Wednesday, September 30, 2015

Alaska Wildlife Conservation Center

Black Bear

I gave you a little teaser yesterday with the close up photo of a grizzly bear.  No, we didn't encounter the bear on a hike in the woods.   The bear was one of several at the Alaska Wildlife Conservation Center.

One the Seward Highway between Portage and Girdwood we found the Alaska Wildlife Conservation Center.    AWCC takes in injured and orphaned animals and provides spacious enclosures and care. Animals that cannot be released into the wild are given a permanent home at the center.  Others are released back into the wild.

We visited the center by walking around and watching the bears, bison, caribou, fox, and porcupine.   It was the first porcupine either of us had seen and I can't say that we saw much of him.   He was mostly sleeping and poked his head out once to look around.

We arrived just in time to catch the end of the bear feeding.   The center has built a high boardwalk above the bear habitat and the bears were out for dinner.   There were several grizzlies on one side and black bears on the other.  We didn't get to see bears close up in the wild so this was the next best thing.

Gotta Love That Face
Prior to the 20th century, Wood Bison inhabited Alaska and northwestern Canada for thousands of years. They disappeared from the state within the past 200 years, likely from a change in habitat distribution and effects of unregulated hunting. They were declared extinct in 1941 but a small herd was discovered in Canada in 1957.   The AWCC has maintained and grown a heard  since 2003.  In July of this year they released the latest of 130 Wood Bison back into the wilds of Alaska in and effort to restore the herds.  Most are wearing radio collars so they can be tracked and monitored.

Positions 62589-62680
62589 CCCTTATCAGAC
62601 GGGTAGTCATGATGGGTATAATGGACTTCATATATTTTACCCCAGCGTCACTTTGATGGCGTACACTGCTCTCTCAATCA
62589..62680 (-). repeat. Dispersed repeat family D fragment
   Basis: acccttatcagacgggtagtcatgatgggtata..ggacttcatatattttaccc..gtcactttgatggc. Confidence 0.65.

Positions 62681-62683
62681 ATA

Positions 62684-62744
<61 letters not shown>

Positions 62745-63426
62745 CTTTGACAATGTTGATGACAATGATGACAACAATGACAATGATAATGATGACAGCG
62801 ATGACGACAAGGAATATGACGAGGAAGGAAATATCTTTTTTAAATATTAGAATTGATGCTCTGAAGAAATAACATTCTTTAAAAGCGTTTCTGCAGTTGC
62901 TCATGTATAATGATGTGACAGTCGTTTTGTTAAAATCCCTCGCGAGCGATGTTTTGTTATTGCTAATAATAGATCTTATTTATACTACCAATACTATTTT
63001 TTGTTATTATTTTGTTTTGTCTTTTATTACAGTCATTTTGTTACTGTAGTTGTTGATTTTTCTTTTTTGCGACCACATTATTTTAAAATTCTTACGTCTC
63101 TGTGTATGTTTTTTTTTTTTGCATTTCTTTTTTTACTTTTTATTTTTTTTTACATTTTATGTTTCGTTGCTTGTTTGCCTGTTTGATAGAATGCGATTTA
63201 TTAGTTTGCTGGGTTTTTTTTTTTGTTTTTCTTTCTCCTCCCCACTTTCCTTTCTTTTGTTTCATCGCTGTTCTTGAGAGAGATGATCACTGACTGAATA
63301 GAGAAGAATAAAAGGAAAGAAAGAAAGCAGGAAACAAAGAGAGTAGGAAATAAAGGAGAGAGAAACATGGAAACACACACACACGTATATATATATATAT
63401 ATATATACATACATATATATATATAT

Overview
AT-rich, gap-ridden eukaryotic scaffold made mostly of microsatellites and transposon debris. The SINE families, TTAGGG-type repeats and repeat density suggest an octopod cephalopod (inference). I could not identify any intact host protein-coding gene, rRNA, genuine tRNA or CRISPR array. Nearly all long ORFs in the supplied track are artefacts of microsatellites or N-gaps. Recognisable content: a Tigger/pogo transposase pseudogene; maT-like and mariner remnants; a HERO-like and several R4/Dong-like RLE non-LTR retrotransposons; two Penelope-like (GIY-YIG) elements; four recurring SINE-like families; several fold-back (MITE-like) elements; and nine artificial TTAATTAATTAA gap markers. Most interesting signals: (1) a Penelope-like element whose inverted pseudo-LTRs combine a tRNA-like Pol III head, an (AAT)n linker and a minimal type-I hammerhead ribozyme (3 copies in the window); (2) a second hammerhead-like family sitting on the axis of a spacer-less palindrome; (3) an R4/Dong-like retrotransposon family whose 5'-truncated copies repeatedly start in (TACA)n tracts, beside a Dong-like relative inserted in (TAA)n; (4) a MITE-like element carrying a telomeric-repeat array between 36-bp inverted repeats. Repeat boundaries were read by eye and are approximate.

Wood Bison

One of the more animated animals there was a Red Fox.   He was curious and seemed to want to know what we were up to. He was constantly moving around but would stop and look at us, giving me a great opportunity for a portrait shot.

Red Fox

Although we had seen several Moose on our first day in Denali, we enjoyed watching this big guy.    
Bull Moose
They also had a few birds of prey in one area.   Adonis arrived at the Alaska Wildlife Conservation Center in 1995 after being shot.  His left wing required a full amputation as a result. Even though it is illegal to harm an eagle under the Bald Eagle Protection Act, an estimated 2,000 – 3,000 eagles are shot or injured in the United States each year. Since Adonis cannot fly, he has found a permanent home  at the AWCC.
If you are traveling between Anchorage and Seward be sure to stop off for a couple hours and visit the center.   It's a great way to experience Alaska's wildlife up close.  They are a non-profit so you might want to consider a donation as well.

What are we up to tomorrow?   Here's a hint.  
Your Chariot Awaits

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